Fair living wages have been at the forefront of news coverage in recent years. Controversy over a $15 dollar minimum wage dominated many 2017 news cycles, and for good reason. In places with high costs of living, such as California, higher minimum wages are not just a privilege: they’re essential for living.
A recent report, funded by a coalition of Disneyland employee unions, found that 10% of them earned so little that they experienced homelessness. They also found that 66% could not afford to eat three meals a day.
The report, compiled by Occidental College and the Economic Roundtable on behalf of the union, had other disturbing findings, such as:
The survey included 5,000 employees of the park, which employs around 30,000. One of the study’s authors pointed out the discrepancy between Disney’s profits and what they pass down to their workforce. In a statement, Disney contended that their entry-level employees earn between $11.75 and $17.75 an hour, with many workers earning more through premiums and overtime. They also called the study flawed and biased.
Still, the study’s authors maintain that wages do not keep up with the cost of living in Southern California. They also contend that housing instability has become so commonplace that it’s a “normal part of employee’s lives at the park.”
As one major Southern California employer faces heavy criticism for unfair pay, others must answer to unsafe working conditions leading to worker injury and death. In San Jose, a GreenWaste driver recently lost his life because his own truck ran him over. Cal-OSHA is investigating the incident, and GreenWaste is cooperating with investigators over their employee’s death, which is the first in the company’s 27-year history.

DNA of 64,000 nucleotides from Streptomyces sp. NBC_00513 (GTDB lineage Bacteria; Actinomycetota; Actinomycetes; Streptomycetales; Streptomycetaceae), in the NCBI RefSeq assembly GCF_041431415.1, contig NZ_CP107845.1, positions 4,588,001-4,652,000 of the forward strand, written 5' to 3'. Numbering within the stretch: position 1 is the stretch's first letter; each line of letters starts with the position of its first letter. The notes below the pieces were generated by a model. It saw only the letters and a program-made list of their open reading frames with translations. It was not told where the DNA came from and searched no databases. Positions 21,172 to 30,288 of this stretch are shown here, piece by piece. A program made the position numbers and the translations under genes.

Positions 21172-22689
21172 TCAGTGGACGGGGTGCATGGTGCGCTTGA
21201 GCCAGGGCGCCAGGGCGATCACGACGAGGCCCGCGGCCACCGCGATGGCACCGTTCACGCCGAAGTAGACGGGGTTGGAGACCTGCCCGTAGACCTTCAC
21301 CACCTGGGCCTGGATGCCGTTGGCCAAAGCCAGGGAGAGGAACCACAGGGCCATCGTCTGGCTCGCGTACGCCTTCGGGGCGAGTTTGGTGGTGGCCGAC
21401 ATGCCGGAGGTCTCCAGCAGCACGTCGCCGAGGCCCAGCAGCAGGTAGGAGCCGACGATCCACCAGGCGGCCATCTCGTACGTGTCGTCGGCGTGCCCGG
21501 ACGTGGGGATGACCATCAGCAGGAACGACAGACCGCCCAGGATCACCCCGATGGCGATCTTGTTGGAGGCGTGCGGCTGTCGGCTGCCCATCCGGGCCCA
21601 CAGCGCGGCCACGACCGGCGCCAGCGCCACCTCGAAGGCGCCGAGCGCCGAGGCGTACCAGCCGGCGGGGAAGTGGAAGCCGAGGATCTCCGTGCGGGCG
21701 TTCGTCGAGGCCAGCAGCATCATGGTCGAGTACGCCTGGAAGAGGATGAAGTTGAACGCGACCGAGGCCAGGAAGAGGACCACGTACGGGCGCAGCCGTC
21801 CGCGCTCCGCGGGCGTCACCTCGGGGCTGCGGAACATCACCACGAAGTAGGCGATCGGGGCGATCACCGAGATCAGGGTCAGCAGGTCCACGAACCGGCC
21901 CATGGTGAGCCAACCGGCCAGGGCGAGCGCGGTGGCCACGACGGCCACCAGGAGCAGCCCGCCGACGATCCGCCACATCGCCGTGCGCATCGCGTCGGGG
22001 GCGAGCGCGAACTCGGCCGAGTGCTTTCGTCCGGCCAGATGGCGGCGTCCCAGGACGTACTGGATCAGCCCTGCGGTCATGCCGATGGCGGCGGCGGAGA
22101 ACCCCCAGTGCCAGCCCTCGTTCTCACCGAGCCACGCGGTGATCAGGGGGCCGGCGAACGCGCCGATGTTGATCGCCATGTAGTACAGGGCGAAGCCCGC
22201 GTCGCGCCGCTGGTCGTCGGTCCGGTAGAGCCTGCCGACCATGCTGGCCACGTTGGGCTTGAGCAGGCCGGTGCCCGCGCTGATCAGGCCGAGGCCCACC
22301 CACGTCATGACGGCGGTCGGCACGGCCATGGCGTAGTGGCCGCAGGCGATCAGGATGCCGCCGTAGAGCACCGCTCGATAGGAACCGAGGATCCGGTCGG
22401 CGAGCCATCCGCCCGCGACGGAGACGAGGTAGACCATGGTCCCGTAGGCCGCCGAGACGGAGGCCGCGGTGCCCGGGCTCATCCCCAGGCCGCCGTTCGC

As an employee in California, you have certain rights guaranteed by the California Division of Occupational Safety and Health Administration. Some of these rights include:
Cal-OSHA oversees both public and private workplaces. As a worker, you have a right to a safe workplace reasonably free of hazards. Employers must relay information about any hazards inherent to your job and provide personal protective equipment. If you work with hazardous materials, employers must provide hazardous material data sheets and other safety precautions, such as decontamination showers.
California has been one of the most progressive states in the nation when it comes to assuring worker safety and well-being. On the other hand, there is much more to be done. The minimum wage statewide must be addressed as well as make living in California – which is also one of the most expensive places to live in the nation – accessible to all. No one should have to experience housing instability when working a full-time job, as the report about Disney workers seems to suggest.
Workers should also not have to fear for their own safety while performing their job duties. Legislators must band together to create worker reforms that make working and living in our state safe and affordable.